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The present invention discloses a neural network and associated algorithms for improving the identification of chemically useful compounds without having to test each investigated compound individually. The method utilizes a neural network and associated algorithms for estimating the ability to dissolve poorly water soluble molecules by formation of water-soluble inclusion (guest-host) complexes.

Kipp, James E. (Wauconda, IL, US)
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1. A computational method that comprises a feed-forward, back-propagation neural network and associated algorithms for estimating the equilibrium between a guest and host compound pair and the inclusion (guest-host) complex that is formed by their interaction.

2. The computational method of claim 1 wherein the inclusion complex is formed by mixing a compound with a cyclodextrin, said compound having a water solubility less than 10 mg/mL, to afford an aqueous solution.

3. The computational method of claim 2 wherein the cyclodextrin is beta-cyclodextrin.

4. The computational method of claim 2 wherein the cyclodextrin is alpha-cyclodextrin.

5. The computational method of claim 2 wherein the cyclodextrin is gamma-cyclodextrin.

6. The computational method of claim 2 wherein the cyclodextrin is a derivative of beta-cyclodextrin

7. The computational method of claim 2 wherein the cyclodextrin is a derivative of alpha-cyclodextrin.

8. The computational method of claim 2 wherein the cyclodextrin is a derivative of gamma-cyclodextrin.

9. The computational method of claim 6 wherein the cyclodextrin derivative is 2-hydroxypropyl-beta-cyclodextrin.

10. The computational method of claim 6 wherein the cyclodextrin derivative is sulfobutylether 7-beta-cyclodextrin.

11. The computational method of claim 1 wherein some or all of input parameters to the neural network are molecular parameters derived by application of quantum mechanical computations.

12. The computational method of claim 1 wherein some or all of input parameters to the neural network are molecular parameters derived by application of molecular mechanical computations.

13. The computational method of claim 1 wherein some or all of input parameters to the neural network are molecular parameters derived by application of group contribution computations.

14. The computational method of claim 1 wherein the associated algorithms enable network optimization by reducing the number of input parameters, this reduction carried out by stepwise exclusion of one or more parameters followed by a statistical fit measurement of the values predicted by the network and the measured values of an external validation set that is not included in the data set used to train the network.

15. The computational method of claim 14 wherein the statistical fit measurement comprises a correlation analysis using said values.

16. The computational method of claim 14 wherein the statistical fit measurement comprises a sum of absolute differences using said values.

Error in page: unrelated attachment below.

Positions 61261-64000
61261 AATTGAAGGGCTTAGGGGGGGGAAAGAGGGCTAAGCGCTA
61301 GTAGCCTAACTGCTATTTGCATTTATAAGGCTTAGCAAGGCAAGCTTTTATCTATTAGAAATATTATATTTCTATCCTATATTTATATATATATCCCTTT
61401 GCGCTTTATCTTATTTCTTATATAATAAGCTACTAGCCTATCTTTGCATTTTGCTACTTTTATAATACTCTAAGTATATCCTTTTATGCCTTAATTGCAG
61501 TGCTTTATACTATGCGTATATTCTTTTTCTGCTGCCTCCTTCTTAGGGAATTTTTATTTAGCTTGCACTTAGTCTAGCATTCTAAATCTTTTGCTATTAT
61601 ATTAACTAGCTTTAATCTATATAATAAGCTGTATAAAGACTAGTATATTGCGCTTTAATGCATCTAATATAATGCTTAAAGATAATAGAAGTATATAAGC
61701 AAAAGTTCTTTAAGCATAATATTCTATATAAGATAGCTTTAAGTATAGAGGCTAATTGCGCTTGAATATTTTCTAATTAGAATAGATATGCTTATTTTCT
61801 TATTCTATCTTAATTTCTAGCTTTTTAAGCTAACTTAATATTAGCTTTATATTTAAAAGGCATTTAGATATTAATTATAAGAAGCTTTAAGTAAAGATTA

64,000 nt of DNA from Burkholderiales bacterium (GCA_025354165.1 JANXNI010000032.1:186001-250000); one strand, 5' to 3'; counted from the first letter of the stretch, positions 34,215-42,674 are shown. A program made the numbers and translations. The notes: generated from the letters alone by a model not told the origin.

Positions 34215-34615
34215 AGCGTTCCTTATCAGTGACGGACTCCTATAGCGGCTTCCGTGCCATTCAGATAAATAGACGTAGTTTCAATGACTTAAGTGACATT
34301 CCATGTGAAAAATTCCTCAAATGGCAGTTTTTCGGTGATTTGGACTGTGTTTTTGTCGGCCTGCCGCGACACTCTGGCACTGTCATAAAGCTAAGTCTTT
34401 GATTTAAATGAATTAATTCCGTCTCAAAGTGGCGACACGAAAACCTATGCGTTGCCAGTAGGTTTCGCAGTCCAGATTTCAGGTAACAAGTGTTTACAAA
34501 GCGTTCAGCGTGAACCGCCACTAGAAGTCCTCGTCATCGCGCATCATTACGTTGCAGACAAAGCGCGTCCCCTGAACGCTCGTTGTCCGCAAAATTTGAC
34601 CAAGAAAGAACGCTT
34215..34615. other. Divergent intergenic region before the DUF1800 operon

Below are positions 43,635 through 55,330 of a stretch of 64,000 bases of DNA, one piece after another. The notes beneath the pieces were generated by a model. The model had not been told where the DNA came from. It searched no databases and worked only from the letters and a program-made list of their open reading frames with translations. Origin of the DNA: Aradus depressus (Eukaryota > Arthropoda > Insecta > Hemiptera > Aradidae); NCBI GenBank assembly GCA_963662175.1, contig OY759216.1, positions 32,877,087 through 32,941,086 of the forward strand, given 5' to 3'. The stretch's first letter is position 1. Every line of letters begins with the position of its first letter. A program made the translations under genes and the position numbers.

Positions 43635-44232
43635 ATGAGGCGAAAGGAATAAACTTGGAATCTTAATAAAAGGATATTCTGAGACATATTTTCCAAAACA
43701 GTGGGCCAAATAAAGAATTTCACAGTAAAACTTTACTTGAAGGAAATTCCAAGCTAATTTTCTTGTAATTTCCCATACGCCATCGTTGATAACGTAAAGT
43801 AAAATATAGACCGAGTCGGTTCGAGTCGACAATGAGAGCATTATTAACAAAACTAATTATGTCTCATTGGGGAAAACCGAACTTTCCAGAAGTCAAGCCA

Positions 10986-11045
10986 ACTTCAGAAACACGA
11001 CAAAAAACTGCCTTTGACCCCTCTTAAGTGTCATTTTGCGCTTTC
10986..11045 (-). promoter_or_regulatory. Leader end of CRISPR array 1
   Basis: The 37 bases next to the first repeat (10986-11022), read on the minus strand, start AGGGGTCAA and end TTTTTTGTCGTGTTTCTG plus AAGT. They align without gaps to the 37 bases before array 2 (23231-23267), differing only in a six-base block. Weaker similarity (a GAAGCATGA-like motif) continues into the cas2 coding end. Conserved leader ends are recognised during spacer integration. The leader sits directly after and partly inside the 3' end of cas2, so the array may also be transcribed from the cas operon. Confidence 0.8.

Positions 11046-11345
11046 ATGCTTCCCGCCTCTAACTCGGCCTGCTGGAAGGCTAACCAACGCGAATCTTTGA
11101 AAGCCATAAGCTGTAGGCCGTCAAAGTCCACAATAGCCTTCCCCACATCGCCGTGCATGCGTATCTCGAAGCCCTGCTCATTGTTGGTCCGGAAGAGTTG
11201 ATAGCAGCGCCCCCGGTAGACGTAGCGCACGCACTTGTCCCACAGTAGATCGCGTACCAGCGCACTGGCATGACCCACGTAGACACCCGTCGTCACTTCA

17. The computational method of claim 14 wherein the statistical fit measurement comprises a sum of squared differences using said values.

18. The computational method of claim 14 wherein the statistical fit measurement comprises a standard deviation using said values.

19. The computational method of claim 1 wherein the associated algorithms enable network optimization by varying the number of hidden layer neurons of the network and subsequently performing a correlation analysis between predicted values and measured values in an external validation set that is not included in the set of data used to train the network.

20. The computational method of claim 1 wherein the associated algorithms enable network optimization by varying the number of hidden layers of the network and subsequently performing a correlation analysis between predicted values and measured values in an external validation set that is not included in the set of data used to train the network.

21. A computational method in which at least one input parameter is a molecular moment of inertia about an inertial axis, or function thereof.

22. A composition comprising a guest-host complex formed by interaction between a guest compound, said guest compound being a pharmaceutical, and a host compound, said host compound being a cyclodextrin, said host compound having been selected for the specific guest compound by neural network analysis of molecular parameters.



This application claims the benefit of U.S. Provisional patent applications, Ser. No. 60/863,296 filed Oct. 27, 2006 and Ser. No. 60/896,021 filed May 15, 2007. The entire text of each of the aforementioned applications is incorporated herein by reference.


A computational method is disclosed herein for development of chemically useful agents in solution. A neural network and associated algorithms are disclosed and used for estimating the ability to dissolve poorly water soluble molecules by formation of water-soluble inclusion (guest-host) complexes. This method is an improvement over current methods of new product development, which often rely upon experimental trial and error, a time-consuming and costly process. The computational method embodied in this disclosure predicts specific material properties, the knowledge of which facilitates the design of useful aqueous solutions. The present neural network is “trained” on known binding constants for complexation of guest molecules with a host molecule such as cyclodextrin, and then used to predict the binding affinity of unknown compounds. Special applications include developing host compounds, such as specific cyclodextrin compounds, for preparing pharmaceutical compositions with advantageous coordination between properties of the host compound and the pharmaceutical.